We all own more and more intangible assets, particularly in the context of the digital age. While a traditional estate may contain an apartment, a car, a boat, and many movable assets, a modern estate also consists of various digital assets, which one might not immediately think about. These […]
A friend recently told me of the challenge she faced sorting through her aging parents’ belongings to prepare their home for sale.
Her father had died years ago and her 94-year-old mother had been living in an assisted-care facility for more than a year. Most of the items of sentimental or personal value had already been distributed to her siblings. What remained were her parents’ personal archives — letters, photos, employment/financial/legal/health records, all tangible, physical objects that, once gone, would be gone forever.
In the internet age, personal archives are no longer limited to the tangible. In fact, much of one’s personal archives is now digital — emails, texts, photos, videos and social media accounts. And there’s a lot more content generated and stored than ever before. Some is saved on personal storage space, such as a computer hard drive. Other material lives in the cloud in services like Facebook, Google Mail and YouTube. In most cases, that content is protected by some kind of password.
So what becomes of all of that information when someone dies? Does it remain online forever? Can it be altered, deleted or downloaded, and if so, by whom? And how do these digital artifacts represent your life and legacy?
These questions inspired Evan Carroll and John Romano to create the website thedigitalbeyond.com to address these needs and concerns. Together they wrote the book “Your Digital Afterlife” in 2011. Since that time an entire industry has emerged to help people plan for managing their digital legacy. Thedigitalbeyond.com lists dozens of such online services. Some are free while others are fee-based.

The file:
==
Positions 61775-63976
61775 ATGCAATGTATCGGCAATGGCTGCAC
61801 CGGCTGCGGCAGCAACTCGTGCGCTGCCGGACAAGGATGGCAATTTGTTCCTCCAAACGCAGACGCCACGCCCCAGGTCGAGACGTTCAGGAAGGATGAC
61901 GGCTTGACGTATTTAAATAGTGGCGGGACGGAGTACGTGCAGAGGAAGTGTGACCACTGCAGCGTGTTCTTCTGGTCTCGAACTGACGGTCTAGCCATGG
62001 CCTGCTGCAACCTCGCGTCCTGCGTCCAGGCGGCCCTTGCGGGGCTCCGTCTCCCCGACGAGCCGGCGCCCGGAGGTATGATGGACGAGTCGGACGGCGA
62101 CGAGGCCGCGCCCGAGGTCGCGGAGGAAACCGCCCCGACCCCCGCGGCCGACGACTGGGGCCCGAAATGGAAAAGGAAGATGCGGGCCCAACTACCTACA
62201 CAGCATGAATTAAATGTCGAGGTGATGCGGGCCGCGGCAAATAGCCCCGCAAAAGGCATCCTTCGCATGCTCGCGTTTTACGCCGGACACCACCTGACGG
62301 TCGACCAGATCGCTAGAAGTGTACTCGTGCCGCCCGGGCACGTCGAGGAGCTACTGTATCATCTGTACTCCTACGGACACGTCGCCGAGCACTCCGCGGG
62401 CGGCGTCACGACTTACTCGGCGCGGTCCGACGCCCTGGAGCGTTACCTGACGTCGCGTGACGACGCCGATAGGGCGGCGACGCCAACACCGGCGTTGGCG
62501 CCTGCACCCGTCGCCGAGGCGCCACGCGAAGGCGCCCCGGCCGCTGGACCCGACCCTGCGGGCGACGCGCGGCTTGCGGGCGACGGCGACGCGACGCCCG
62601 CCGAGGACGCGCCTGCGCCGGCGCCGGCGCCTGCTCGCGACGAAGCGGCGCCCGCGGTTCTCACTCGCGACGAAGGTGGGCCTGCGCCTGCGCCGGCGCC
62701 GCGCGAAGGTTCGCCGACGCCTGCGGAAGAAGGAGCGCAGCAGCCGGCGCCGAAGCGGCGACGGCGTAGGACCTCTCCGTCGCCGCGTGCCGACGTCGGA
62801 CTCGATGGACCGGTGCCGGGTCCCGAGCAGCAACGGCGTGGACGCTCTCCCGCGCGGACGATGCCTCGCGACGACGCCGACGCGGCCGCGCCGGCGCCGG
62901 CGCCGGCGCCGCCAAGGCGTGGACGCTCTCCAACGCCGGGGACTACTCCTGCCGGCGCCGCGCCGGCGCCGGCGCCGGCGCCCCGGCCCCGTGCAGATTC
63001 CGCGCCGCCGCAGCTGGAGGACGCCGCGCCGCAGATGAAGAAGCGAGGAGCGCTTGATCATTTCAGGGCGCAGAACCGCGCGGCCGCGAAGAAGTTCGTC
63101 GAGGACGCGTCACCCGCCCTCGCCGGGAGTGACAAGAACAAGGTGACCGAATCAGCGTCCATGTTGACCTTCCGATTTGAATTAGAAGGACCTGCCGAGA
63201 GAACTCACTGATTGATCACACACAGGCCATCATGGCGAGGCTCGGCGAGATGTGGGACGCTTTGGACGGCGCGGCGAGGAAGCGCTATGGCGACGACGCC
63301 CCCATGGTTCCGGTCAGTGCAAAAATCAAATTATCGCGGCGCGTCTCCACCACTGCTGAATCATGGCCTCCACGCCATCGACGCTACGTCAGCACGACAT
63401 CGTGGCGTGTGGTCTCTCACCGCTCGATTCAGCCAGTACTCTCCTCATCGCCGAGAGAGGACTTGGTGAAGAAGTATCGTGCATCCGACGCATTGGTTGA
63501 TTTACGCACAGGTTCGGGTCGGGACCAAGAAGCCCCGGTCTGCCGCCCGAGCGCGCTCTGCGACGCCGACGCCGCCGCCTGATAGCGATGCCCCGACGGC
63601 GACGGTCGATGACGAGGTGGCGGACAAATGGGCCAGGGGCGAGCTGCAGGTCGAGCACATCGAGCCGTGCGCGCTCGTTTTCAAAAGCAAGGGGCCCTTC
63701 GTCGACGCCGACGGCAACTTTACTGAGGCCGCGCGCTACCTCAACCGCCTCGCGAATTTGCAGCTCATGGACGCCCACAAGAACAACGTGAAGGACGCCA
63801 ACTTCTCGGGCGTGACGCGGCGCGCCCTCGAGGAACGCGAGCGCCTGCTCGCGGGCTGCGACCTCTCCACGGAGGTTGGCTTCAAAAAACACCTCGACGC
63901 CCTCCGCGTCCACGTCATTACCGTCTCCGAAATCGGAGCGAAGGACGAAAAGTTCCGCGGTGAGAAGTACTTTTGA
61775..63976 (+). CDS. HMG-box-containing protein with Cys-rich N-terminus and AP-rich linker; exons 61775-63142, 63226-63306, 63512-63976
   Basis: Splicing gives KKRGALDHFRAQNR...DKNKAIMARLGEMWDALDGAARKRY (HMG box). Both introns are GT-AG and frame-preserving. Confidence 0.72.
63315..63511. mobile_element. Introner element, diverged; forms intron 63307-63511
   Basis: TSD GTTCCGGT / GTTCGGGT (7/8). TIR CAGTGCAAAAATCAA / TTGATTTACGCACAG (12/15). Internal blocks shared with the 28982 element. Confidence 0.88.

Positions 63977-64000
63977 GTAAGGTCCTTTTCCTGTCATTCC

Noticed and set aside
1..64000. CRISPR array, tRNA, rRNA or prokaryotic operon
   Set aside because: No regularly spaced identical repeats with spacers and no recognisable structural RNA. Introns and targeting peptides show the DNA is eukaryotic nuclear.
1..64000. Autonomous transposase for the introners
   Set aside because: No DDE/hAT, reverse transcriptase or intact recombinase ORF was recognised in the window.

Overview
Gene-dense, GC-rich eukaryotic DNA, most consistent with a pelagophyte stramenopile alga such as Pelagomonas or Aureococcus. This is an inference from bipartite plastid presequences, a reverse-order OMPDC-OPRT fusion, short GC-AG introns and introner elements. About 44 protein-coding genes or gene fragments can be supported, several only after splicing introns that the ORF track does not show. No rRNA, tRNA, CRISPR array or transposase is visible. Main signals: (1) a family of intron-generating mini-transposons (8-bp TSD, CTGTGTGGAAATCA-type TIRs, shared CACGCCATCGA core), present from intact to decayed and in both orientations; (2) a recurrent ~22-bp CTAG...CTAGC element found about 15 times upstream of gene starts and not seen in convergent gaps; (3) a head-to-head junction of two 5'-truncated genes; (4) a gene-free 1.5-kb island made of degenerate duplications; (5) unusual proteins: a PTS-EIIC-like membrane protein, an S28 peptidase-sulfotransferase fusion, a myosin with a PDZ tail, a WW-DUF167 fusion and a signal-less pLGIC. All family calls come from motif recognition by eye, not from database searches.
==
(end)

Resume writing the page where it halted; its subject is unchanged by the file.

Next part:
Knotifyme.com, for example, “answers the question, ‘What happens to all my online accounts if I get amnesia, Alzheimer’s or if I leave from this world?’ With knotify.me you set future notifications to be sent to your family and beloved people or to yourself, ensuring that nothing of your digital life will be wasted (and) transfers your online property/heritage (urls, domain names, e-mail & social network accounts, etc.) to whomever you wish to continue it in the future!” You can sign up for this free service through your Facebook, Twitter or Google accounts. In short, according to its tagline, Knotifyme.com “manages your digital heritage.”
To address financial matters, consider Legacyarmour.com, which describes itself as “a secure asset protection platform where you organize your important information in encrypted vaults, and …. automatically deliver it to your designated recipients on a scheduled date, or in case of your death or incapacitation.” It is a fee-based membership service with different levels of coverage and prices depending on what you want.
The rapid growth of the web has outpaced the law in the realm of the digital afterlife. It wasn’t until 2015 that the Uniform Law Commission, a nongovernment organization, created the Revised Uniform Fiduciary Access to Digital Assets Act (RUFADAA). It has since been adopted by 40 states and been introduced in five more this year. As its name suggests, RUFADAA “allows fiduciaries to manage digital property like computer files, web domains, and virtual currency, but restricts a fiduciary’s access to electronic communications such as email, text messages, and social media accounts unless the original user consented in a will, trust, power of attorney, or other record.”